Tech Wildcatters’ Gabriella Draney Aims To Make North Texas The Next Innovation Hub

In the startup world, accelerators and incubators are a hot topic. Pioneers Y Combinator and TechStars have mastered the formula: Seed blue-chip teams with five-to six-figure investments, and provide heavyweight mentors and investor hookups. But a new generation of copycats are stumbling. Insiders weigh in.

Tech Wildcatters’ Gabriella Draney Aims To Make North Texas The Next Innovation Hub

Photo by matthew mahon

Gabriella Draney

Cofounder And Managing Partner / Tech Wildcatters / Dallas


Resume: Tech Wildcatters ranks among the top accelerators in the country, thanks to the two-year-old program’s vertical specialization in B2B startups. Draney aims to make North Texas a top-three innovation hub within the next 15 years.

“What really gives us a leg up is our focus on the enterprise. Dallas has the largest concentration of corporate headquarters in the world. Within weeks, our guys are closing deals with companies like 7-Eleven or Frito-Lay or American Airlines. You’re sure not going to find that in Boulder, or even Palo Alto. Somebody even told me this week that they were looking into different top-tier accelerators, and actually contacted some of the mentors listed on the sites. Those mentors were like, ‘I’m not really involved, but my picture is still there.’ That’s cheap. I’ve seen accelerators where the executive director has no skin in the game–no equity. I’m like, you know what? I invest in our fund every year. That’s my son’s college fund on the line, so I’m going to work damn hard to make sure it monetizes very well.”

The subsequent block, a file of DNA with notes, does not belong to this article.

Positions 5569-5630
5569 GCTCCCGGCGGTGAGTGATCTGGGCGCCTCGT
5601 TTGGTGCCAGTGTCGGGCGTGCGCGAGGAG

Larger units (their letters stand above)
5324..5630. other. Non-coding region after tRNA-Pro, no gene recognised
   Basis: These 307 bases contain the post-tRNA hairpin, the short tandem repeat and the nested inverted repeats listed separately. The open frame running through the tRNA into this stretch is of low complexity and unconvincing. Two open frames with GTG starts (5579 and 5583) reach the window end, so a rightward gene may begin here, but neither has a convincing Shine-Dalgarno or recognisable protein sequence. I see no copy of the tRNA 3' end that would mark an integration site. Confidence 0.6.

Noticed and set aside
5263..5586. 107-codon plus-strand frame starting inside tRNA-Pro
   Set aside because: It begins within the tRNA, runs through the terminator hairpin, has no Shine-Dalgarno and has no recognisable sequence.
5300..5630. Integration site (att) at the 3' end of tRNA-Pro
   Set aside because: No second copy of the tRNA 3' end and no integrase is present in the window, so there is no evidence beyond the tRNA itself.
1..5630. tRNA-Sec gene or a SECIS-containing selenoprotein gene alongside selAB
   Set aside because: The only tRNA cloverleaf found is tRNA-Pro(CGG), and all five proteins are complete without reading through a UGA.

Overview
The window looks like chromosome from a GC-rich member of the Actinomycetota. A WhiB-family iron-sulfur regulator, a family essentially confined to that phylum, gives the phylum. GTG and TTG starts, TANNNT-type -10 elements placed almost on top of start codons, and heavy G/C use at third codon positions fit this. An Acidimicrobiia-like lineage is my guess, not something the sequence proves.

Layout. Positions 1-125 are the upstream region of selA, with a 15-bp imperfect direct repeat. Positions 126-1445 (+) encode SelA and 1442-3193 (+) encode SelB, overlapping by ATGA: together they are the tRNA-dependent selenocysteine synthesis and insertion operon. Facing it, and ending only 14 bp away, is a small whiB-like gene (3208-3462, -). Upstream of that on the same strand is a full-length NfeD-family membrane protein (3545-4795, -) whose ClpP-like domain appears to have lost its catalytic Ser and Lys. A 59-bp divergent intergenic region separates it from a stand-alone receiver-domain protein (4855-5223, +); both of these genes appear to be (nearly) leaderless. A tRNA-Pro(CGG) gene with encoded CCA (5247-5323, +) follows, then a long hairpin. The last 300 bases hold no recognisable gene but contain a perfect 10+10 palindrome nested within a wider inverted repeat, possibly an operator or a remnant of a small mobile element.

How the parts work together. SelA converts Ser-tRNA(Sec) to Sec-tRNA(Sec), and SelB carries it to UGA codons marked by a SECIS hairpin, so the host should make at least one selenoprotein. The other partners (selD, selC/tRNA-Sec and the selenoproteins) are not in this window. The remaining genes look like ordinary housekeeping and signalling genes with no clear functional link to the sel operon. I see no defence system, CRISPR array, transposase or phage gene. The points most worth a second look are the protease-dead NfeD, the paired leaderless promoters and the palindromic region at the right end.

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About the author

Austin Carr writes about design and technology for Fast Company magazine.